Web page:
Tue, May 26, 2015 - Page 12 News List

Telling a familiar tale

Taiwanese-American filmmaker Barney Cheng talks to the ‘Taipei Times’ about his Hollywood career, the pressures of growing up gay in a Taiwanese family and his cinematic influences

By Ho Yi  /  Staff reporter

Barney Cheng, right, in a scene from Baby Steps, a movie he stars in, writes and directs.

Photo Courtesy of Hualien Media

Growing up in a Taiwanese family that emigrated to the US when he was 12-years-old, Barney Cheng (鄭伯昱) has a coming-of-age story that sounds awfully familiar. At family gatherings, well-intentioned, albeit nosy, relatives would always express concern that Cheng is single. “When can we go to your wedding banquet?” was a common refrain by some. “I know a great girl. I can arrange for you to meet her,” others would suggest.

Innocent comments, perhaps, except that Cheng is gay — a secret he only shared with his mother, who he told when he was in college.

Now living in West Hollywood, Los Angeles, home to one of the largest and most vibrant LGBTQ communities in the US, Cheng has just released his debut feature Baby Steps (滿月酒), a comedy-drama about a gay couple searching for a surrogate to have a baby. The movie, written, directed and starring Cheng, is inspired by his experiences as a gay man, and centers on a mother who struggles to come to terms with her son’s sexuality and his non-traditional lifestyle.

Shot in Taipei and Los Angeles, Cheng’s debut feature is also a Taiwanese-American co-production backed by impressively strong talent on the production side. This includes the UK’s Stephen Israel and Taiwan’s Hsu Li-kong (徐立功), noted for producing Ang Lee’s (李安) Father Knows Best trilogy, including The Wedding Banquet (囍宴, 1993), and the martial-art classic Crouching Tiger, Hidden Dragon (臥虎藏龍, 2000).

Cheng, 44, says it has been a long journey getting to where he is now.


Like any Taiwanese who wants to make their parents proud, the young Cheng did well in school, and was admitted to Stanford University. However, ever since he was a little boy, the straight-A student had always wanted to act.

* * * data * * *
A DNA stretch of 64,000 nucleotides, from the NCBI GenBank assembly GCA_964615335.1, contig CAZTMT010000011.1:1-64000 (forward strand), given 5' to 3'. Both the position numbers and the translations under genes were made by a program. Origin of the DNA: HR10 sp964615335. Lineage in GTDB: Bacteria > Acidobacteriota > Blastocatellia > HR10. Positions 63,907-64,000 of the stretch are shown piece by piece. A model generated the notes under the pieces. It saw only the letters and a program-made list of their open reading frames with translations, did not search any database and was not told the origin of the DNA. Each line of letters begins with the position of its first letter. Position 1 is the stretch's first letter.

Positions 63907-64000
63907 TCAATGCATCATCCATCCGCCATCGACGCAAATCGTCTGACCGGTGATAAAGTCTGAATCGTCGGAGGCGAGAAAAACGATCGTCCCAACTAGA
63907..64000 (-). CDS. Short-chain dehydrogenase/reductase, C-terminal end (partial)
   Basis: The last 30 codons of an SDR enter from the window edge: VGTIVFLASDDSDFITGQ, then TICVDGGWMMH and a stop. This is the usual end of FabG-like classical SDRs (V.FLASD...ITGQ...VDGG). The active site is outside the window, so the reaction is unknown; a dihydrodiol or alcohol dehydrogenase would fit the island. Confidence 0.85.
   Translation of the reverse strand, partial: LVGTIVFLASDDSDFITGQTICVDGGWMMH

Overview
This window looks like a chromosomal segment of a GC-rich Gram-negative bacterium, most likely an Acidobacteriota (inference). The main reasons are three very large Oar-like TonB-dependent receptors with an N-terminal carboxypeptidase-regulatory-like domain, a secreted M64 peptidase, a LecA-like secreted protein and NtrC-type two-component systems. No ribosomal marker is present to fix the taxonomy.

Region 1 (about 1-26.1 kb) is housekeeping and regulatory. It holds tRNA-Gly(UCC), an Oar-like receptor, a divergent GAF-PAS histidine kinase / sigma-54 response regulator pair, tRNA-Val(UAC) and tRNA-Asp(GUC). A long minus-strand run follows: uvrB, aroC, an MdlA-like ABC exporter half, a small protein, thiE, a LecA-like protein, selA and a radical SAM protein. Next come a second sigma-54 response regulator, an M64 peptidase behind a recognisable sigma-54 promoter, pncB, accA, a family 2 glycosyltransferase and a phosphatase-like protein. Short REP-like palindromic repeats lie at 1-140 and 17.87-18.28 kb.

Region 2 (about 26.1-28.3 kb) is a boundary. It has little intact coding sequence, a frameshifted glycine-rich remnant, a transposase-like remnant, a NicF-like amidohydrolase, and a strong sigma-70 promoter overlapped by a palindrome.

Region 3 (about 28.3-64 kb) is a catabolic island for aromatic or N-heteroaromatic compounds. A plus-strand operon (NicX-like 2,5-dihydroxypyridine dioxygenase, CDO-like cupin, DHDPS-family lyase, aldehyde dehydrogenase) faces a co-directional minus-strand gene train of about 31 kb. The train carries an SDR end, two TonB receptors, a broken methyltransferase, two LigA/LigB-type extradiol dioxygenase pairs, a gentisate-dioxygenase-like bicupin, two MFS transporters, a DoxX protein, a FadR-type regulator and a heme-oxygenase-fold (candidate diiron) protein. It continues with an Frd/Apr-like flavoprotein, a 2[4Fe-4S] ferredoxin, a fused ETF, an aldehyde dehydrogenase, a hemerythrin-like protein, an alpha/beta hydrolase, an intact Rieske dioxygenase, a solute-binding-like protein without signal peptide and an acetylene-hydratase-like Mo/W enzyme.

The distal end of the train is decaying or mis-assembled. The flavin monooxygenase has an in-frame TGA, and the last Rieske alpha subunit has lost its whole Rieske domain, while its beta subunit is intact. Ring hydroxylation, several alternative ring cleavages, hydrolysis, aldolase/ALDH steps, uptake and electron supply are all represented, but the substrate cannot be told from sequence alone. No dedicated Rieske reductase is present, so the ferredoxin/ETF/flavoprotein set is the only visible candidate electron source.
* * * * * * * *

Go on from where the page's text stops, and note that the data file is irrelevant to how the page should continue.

“I didn’t know if pursuing theater and the arts was possible. So I chose the traditional route of study, thinking maybe I go to the law school and become a lawyer. My mom would have been so happy,” the filmmaker recalls.

Chang’s professional interest in acting was kindled following a one-year program at Oxford University that turned into outings in London every night to see stage performances. After graduation, Cheng began to pursue a career as an actor in New York, working in theater, television, movies and commercials. His break came in 2002 when he got a part in Woody Allen’s Hollywood Ending. The experience not only brought Cheng plenty of attention and more working opportunities, but also became an important source of inspiration.

“When Woody worked as a stand-up comedian, he created projects for himself. He writes his own movies, directs them and sometimes acts in them… He inspires me to tell my own stories, to create opportunities for myself,” he says.


As a well-educated and fully integrated Asian-American, Cheng says that he has more opportunities than his Caucasian counterparts, as Hollywood is emphasizing the practice of non-traditional, or color-blind, casting, which means casting a role without taking into consideration the actor’s ethnicity.

“If there is a role, say a doctor or a nurse, it can be Asian, Black or Hispanic. Every actor has equal opportunity to audition for that role… But let’s say a TV project talks about an Asian family, a Caucasian can’t play those parts,” Cheng says.

Similarly, as characters of different cultures and ethnicities become the norm, gay characters have become so common in Hollywood that it is not considered a gay character anymore.

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